This was about the largest part of the Russian Metrojet destroyed by a bomb after leaving Sharm el-Sheikh. Metrojet Flight 9268 crashed Saturday, October 31, 2015 in Egypt’s Sinai Peninsula killing 224 people.
(CNN)The only reasonable explanation for the crash of a Russian passenger jet in Egypt is “an external influence,” an executive from the airline that operated the flight said Monday, stressing that planes don’t just break apart in midair.
Kogalymavia Flight 9268 broke into pieces before it hit the ground in a remote area of Egypt’s restive Sinai Peninsula on Saturday, killing all 224 people on board.
The executive was not specific about what he meant by an external influence. Experts say it is too early to know for certain what caused the plane to break up at the start of what could be a lengthy investigation.
The state-run Russian news agency Sputniknews.com reported that the head of Rosaviatsia, the Russian Federal Air Transport Agency, had told Rossiya-25 television that claims that external factors could have caused the crash were not based in fact.
“It is completely premature to speak about the reasons of this, as there are not grounds. And I’d like to call on the aviation community to refrain from any premature conclusions,” it quoted Alexander Neradko, the agency chief, as telling the station.
CNN aviation correspondent Richard Quest suggested that the Kogalymavia official could have meant something abnormal and out of the ordinary had occurred.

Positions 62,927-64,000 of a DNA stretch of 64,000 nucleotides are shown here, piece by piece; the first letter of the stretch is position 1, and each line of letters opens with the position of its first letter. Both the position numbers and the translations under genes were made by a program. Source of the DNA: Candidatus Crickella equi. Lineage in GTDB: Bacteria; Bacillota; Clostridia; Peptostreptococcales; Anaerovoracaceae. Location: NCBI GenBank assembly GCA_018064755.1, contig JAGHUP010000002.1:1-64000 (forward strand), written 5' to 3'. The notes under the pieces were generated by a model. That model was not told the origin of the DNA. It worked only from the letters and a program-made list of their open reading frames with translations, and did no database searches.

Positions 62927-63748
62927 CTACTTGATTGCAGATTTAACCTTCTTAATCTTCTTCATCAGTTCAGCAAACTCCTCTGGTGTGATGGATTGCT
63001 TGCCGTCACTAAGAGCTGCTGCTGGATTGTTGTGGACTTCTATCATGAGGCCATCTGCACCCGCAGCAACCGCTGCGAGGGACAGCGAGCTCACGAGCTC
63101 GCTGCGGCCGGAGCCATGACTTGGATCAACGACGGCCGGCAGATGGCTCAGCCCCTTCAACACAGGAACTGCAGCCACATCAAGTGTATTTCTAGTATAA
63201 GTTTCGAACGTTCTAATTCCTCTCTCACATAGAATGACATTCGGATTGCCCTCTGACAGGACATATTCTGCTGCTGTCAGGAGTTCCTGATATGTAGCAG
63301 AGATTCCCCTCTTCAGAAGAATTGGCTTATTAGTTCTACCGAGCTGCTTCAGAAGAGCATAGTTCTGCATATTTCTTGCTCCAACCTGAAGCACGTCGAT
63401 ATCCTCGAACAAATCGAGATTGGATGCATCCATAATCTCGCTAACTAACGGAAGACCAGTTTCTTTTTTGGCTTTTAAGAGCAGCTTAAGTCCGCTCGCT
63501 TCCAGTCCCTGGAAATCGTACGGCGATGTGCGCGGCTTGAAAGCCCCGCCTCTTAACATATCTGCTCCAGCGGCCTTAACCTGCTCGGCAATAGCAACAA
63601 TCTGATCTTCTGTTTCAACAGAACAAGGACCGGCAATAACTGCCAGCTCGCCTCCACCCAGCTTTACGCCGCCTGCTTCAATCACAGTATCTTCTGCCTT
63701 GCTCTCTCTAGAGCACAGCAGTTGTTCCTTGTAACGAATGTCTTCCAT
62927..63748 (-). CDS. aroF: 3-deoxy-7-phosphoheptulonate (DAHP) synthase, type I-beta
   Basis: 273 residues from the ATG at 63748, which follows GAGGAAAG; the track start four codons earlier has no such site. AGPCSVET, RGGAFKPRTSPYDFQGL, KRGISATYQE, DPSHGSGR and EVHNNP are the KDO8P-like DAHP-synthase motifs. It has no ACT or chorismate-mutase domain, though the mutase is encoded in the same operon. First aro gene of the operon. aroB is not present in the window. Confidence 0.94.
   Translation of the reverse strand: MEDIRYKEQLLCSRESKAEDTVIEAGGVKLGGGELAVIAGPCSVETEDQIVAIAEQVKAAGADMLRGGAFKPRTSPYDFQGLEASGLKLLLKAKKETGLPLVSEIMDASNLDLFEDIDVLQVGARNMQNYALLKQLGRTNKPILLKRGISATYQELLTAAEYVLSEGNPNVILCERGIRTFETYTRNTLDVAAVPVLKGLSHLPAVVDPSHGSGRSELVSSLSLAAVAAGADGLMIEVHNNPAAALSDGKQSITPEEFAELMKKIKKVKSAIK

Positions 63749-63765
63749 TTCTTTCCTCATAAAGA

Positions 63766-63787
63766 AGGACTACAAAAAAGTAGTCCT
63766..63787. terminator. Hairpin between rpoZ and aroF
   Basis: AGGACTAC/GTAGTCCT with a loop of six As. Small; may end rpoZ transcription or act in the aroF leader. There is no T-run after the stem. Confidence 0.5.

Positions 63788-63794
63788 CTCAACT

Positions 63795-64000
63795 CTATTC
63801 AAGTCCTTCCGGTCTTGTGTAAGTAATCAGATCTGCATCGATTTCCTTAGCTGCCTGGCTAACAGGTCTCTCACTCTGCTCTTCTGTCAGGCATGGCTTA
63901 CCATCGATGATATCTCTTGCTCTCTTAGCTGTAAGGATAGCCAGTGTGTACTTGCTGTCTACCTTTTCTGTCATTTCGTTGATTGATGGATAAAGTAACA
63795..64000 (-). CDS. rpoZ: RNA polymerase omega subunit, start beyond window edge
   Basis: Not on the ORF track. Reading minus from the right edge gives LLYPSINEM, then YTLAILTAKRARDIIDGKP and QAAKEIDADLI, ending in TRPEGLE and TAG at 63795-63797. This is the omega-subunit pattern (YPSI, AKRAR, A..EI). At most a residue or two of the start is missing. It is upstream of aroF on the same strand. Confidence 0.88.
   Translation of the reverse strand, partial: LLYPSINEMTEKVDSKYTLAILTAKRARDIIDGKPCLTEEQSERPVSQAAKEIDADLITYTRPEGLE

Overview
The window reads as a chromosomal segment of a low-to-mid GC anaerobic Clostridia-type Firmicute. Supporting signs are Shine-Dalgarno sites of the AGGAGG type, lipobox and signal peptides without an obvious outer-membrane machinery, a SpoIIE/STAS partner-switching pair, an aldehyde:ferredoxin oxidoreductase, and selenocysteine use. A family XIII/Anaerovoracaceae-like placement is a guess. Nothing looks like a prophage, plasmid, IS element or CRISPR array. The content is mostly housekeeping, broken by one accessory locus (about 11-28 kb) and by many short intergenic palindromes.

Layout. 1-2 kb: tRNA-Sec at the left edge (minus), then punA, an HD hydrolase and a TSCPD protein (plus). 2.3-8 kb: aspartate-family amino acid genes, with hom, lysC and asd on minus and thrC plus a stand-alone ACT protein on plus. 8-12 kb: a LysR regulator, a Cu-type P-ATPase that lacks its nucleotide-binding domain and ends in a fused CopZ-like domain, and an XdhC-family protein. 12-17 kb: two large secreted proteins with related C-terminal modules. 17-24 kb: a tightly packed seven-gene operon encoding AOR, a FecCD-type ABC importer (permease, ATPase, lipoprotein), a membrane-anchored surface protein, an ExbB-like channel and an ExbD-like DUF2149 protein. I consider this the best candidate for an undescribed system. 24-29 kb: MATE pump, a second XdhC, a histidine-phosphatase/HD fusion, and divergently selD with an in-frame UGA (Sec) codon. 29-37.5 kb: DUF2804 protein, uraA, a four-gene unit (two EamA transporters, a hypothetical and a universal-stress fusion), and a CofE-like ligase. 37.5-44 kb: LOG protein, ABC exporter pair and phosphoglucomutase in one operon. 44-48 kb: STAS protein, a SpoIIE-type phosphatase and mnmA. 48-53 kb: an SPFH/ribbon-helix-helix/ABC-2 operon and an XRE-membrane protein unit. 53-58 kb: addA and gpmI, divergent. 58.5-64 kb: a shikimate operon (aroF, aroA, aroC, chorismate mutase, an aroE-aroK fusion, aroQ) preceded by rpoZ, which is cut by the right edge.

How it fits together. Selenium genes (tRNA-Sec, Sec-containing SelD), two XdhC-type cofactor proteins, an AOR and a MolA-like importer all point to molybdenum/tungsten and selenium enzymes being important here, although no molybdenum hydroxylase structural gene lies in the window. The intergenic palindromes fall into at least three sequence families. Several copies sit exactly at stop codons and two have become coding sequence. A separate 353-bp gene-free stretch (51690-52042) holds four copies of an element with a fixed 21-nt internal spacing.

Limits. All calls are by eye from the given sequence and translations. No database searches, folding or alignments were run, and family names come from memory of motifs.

“We exclude technical problems and reject human error,” the Kogalymavia airline official, Alexander Smirnov, said at a Moscow news conference as he discussed possible causes of the crash.
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The New York Times
MOSCOW — The mystery deepened Monday over the weekend crash of a Russian charter plane on the Sinai Peninsula in Egypt that killed all 224 aboard, with company executives ruling out technical or human error only to be upbraided by aviation officials who called such assertions premature.
As representatives from at least five countries joined the investigation of the Airbus jetliner crash, new questions also arose about the aircraft’s repair history and the possibility that a terrorist act felled it on Saturday.
The Metrojet flight full of mostly Russian vacationers, bound for St. Petersburg from the Egyptian resort of Sharm el Sheikh, plummeted after reaching cruising altitude, scattering in chunks and bits across Sinai. The lack of information has combined with unsubstantiated claims by the Islamic State that its militants destroyed the aircraft to avenge Russia’s immersion into the Syria war.
Senior officials at Metrojet, the charter company that operated the aircraft, sounded definitive in their insistence that the plane and crew were faultless.
“We absolutely exclude the technical failure of the plane, and we absolutely exclude pilot error or a human factor,” Aleksandr A. Smirnov, a former pilot and the airline’s deputy director for aviation, told a packed news conference in Moscow.
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